Rabbi Menachem Mendel Stern (1759-1834). He was a talmid of Rabbi Yaakov Lorberbaum of Lissa (author of Nesivos Hamishpat, Chavas Da'as, and Derech Chaim). He succeeded Rabbi Yehuda Hakohen Heller (author of Kuntres Hasefeikos and brother of the Ketzos Hachoshen) as Rabbi of Sighet, Hungary. Rabbi Stern was a chassid of Rabbi Moshe Leib of Sassov and of Rabbi Mendel of Kossov. Among his works is Derech Emunah.
Rabbi Aharon Menachem Mendel of Radzimin (1934)
Rabbi Yechiel Schlesinger (1948), rabbi and poseik for Kehal Adas Yeshurun. In his youth, he learned at Slobodka and Mir Yeshivos. After his marriage in 1930, he set off for Ponevezh, Lithuania. During his time in Ponevezh, Rabbi Yechiel Michel also trained to become a dayan, doing shimush in the beis din of the Ponevezher Rov. He was called to serve as a dayan on the Frankfurt beis din, and as the head of Rabbi Breuer's Yeshiva there. In 1938, he decided that life as a Jew in Germany was becoming too intolerable. Although he was offered the prestigious position of rosh yeshiva of Torah Vodaas Yeshiva in New York, he preferred to move to Eretz Yisroel. Once he reached Yerushalayim, a few days after Pesach (1939), he founded Kol Torah Yeshiva, setting a clear Torah path for German Jewry.
Rabbi Chaim Ephraim Zeitchek (1989), Mashgiach of Novardok,Yerushalayim and Rosh Yeshivas Ohr Chodosh.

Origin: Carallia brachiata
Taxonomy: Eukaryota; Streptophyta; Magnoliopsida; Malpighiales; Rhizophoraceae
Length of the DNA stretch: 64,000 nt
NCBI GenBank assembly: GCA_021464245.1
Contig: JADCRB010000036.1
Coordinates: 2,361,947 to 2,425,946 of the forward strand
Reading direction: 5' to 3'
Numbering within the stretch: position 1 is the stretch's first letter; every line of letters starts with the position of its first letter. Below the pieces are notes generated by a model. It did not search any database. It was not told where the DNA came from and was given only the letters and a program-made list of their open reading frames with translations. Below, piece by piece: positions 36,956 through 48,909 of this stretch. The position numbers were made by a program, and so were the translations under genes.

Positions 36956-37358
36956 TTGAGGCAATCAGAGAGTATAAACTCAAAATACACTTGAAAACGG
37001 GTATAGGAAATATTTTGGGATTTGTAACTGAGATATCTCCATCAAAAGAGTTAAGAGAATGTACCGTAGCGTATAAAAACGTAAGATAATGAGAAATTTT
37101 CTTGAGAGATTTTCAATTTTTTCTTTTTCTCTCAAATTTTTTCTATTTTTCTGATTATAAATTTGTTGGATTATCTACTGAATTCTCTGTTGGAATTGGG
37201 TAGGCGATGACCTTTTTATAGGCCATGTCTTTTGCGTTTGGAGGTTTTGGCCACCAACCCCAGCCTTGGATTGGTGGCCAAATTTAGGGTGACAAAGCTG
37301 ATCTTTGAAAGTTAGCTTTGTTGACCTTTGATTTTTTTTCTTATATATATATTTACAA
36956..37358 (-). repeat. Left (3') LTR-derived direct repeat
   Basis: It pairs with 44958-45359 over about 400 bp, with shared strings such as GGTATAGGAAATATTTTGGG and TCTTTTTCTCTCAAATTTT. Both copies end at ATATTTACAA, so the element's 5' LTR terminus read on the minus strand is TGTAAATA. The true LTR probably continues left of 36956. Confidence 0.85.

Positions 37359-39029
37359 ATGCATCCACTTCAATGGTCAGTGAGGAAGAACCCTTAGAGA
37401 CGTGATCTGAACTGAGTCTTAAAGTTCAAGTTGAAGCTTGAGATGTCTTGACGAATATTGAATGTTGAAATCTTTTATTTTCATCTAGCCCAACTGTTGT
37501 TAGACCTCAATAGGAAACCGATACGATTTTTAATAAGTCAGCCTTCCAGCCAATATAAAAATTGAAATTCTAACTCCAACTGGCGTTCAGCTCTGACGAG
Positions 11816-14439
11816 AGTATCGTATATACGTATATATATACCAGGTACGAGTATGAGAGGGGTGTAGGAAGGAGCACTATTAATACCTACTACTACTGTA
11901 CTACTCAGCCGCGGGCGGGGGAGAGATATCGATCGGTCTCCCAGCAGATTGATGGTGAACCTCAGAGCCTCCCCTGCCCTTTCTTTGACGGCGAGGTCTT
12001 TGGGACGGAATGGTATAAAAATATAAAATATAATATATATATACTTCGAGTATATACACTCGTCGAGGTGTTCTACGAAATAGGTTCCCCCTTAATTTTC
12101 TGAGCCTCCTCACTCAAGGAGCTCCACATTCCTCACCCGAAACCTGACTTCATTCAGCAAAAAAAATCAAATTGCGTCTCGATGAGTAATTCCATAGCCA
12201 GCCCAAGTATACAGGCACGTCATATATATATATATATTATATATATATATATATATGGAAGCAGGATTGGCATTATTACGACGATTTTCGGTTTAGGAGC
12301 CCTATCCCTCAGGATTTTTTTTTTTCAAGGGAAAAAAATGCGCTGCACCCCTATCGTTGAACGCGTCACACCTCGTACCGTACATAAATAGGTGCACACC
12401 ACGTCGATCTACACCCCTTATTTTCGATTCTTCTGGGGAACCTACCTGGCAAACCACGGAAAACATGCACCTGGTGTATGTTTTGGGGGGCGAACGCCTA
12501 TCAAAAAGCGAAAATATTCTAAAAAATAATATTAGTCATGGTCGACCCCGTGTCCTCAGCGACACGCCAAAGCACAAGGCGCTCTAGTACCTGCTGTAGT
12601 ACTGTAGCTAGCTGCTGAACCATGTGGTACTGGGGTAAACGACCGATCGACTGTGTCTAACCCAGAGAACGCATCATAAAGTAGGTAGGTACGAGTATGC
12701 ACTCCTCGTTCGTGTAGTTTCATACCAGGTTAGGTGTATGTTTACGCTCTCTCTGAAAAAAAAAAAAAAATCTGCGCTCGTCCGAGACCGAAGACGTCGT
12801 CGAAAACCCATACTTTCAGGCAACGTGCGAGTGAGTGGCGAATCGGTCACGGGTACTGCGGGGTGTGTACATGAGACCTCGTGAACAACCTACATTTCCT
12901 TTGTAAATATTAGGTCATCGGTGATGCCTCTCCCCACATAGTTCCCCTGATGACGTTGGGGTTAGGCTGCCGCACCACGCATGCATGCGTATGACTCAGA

Rabbi Shmuel Dovid Ungar (1945), Nitra Rav and Rosh Yeshiva.
Rabbi Pinchas of Voldova (1663), author of Bris Shalom.
Rabbi Yosef Baruch Epstein (1867), the Gutteh Yid of Neustadt. He was the son of the Maor Vashemesh.
Rabbi Alexander Moshe Lapidus (1819-1906). A talmid of Rabbi Yisrael Salanter, he authored Divrei Emes.
Rabbi Shalom Goldstein (1923-1984). Born in 1923 in Romania to Reb Yechezkel Shraga Goldstein, a Deizher chossid and a descendant of Rabbi Yaakov Koppel Chossid. Rabbi Yechezkel Goldstein immigrated to the U.S. and settled in Williamsburg when his son was eight. The youth was a popular activist of Zeirei Agudas Yisrael, who did kiruv work with children from less religious homes. In 1944 Shalom married Leah Necha Scheiner of Pittsburgh, and a year later he moved to Detroit in 1945, where he remained to build Torah for the following 40 years.
Rabbi Yosef Halevi Epstein, the “Gutter Yid” from Neustadt.